Have humans angered the planet? You might think so, considering this week’s news about the environment—wildfires and smothering air pollution in California, rising seas in Oceania, and awakening supervocanos that could cause global catastrophe.
The Angry Sea Will Kill Us All (Stuff)
It was a regular afternoon in Tarawa, a capital of Kiribati, a Central Pacific nation that resides on coral atolls and isles stretching along the equator. Then a giant wave swept in, submerging coconut trees, little houses, and the local hospital’s maternity ward, where women who had just given birth were forced to evacuate clutching newborns to their chests. Located in one of the world’s most ecologically fragile areas, the Kiribati is under threat from the ocean level rise that promises to consume the little atolls, taking the people with it. Can an island nation survive without its islands?
Related Sustainability content on JSTOR: World Policy Journal
Will Italy’s Ominous Supervolcano Erupt Soon? (Scientific American)
Phlegrean Fields—a network of two dozen craters and other volcanic structures that stretch under the Gulf of Naples, alongside the Naples metropolitan area—may be waking up soon. Classified as a supervolcano, which can darken skies worldwide and cause a volcanic winter, Phlegrean Fields lifted up grounds and caused earthquakes in the 1980s, resulting in evacuations and panic. When it didn’t erupt, scientists were accused of “crying wolf.” Volcanologists use Phlegrean Fields as a research lab to dig deeper into the underlying geological perturbations, but eruptions and their intensity are still hard to predict. Are we in danger? “The answer is always yes,” scientists say.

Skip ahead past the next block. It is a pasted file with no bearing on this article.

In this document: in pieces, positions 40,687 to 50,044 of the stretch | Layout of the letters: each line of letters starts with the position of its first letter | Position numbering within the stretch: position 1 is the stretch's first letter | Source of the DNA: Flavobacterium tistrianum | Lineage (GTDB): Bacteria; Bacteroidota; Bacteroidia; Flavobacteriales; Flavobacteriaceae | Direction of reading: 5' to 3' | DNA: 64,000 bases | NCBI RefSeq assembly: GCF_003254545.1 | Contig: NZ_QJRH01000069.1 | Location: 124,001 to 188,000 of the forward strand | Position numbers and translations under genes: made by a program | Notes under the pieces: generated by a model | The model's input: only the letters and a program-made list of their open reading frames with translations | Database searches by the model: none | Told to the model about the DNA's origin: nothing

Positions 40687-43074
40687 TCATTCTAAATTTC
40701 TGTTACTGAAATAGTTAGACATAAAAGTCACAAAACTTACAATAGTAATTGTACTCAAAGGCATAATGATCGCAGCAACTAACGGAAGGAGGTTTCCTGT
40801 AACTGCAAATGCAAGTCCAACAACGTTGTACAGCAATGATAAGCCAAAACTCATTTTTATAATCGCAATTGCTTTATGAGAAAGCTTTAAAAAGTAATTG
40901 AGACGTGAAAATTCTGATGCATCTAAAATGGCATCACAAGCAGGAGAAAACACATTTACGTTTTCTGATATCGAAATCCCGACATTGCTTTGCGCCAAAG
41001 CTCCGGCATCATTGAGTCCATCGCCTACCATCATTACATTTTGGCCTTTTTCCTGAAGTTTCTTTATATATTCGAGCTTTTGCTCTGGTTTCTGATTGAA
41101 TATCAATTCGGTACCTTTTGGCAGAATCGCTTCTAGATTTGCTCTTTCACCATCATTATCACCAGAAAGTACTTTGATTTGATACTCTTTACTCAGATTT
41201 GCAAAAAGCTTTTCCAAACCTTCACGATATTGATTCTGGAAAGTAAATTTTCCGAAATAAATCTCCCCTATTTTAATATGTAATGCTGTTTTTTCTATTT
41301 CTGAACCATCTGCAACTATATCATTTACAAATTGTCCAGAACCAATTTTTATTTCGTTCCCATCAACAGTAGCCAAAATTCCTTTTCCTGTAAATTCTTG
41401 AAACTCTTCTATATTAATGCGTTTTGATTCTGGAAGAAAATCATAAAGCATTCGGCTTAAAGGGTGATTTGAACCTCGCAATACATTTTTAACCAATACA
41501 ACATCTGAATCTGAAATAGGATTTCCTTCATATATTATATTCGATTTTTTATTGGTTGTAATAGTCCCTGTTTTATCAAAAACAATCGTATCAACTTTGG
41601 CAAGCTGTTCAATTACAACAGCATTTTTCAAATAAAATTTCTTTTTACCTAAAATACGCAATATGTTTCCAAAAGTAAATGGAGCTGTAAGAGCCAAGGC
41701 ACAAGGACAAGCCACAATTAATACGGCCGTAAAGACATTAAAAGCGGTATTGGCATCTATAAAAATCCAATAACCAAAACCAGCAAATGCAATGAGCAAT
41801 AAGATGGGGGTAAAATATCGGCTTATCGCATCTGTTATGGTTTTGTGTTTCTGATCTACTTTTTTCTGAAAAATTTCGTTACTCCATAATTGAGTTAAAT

Related Sustainability content on JSTOR: Science
California’s Wildfires: Why Have They Been So Destructive? (The New York Times)
The current California wildfire outbreak is now the second deadliest of the last century, according to state figures, with several communities destroyed and over two dozen dead. The regions that escaped the blaze aren’t spared either—air quality in the Bay Area air is so bad right now that some experts compare it to Beijing’s levels of pollution and suggest residents should wear masks. Some scholars point out that wildfire-generated pollutants occupy an interesting niche in the government statistics: The federal government excludes pollutants caused by such fires from air quality compliance calculations, arguing that unplanned wildfires are “natural.”
Related Sustainability content on JSTOR: Ecology Law Quarterly